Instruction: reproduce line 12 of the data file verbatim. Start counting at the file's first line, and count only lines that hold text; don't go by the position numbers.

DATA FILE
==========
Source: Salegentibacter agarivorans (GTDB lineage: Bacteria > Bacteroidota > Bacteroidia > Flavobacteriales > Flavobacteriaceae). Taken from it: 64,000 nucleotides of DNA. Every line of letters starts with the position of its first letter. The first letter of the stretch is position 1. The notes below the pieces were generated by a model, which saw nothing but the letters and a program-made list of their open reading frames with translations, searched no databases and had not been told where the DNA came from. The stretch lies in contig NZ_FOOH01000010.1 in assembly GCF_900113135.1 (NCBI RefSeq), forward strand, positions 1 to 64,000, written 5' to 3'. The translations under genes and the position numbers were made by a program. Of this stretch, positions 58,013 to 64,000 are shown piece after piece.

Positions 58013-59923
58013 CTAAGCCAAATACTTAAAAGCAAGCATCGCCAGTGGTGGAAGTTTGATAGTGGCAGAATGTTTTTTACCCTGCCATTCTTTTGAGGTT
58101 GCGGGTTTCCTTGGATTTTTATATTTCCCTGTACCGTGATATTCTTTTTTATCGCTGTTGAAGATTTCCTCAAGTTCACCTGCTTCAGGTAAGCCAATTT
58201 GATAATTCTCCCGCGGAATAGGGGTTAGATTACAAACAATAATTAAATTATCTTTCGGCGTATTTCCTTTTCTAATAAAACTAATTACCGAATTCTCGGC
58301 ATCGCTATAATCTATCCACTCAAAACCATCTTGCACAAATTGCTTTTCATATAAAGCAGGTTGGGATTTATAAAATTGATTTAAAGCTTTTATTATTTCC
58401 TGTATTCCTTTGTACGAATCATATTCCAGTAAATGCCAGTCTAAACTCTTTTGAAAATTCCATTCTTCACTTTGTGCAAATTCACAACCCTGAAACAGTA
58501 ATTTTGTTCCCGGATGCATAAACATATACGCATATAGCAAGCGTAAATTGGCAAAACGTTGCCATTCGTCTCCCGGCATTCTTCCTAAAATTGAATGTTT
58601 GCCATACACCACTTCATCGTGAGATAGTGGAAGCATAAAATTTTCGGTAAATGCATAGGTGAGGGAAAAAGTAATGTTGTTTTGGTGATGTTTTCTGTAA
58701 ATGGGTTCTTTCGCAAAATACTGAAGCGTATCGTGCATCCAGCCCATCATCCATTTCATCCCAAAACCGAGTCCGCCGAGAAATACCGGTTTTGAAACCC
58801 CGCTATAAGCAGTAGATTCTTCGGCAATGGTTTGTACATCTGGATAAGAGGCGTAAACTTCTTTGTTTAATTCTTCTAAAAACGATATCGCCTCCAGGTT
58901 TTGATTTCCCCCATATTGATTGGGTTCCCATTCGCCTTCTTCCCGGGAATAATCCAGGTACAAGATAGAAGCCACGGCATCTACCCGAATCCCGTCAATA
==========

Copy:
58901 TTGATTTCCCCCATATTGATTGGGTTCCCATTCGCCTTCTTCCCGGGAATAATCCAGGTACAAGATAGAAGCCACGGCATCTACCCGAATCCCGTCAATA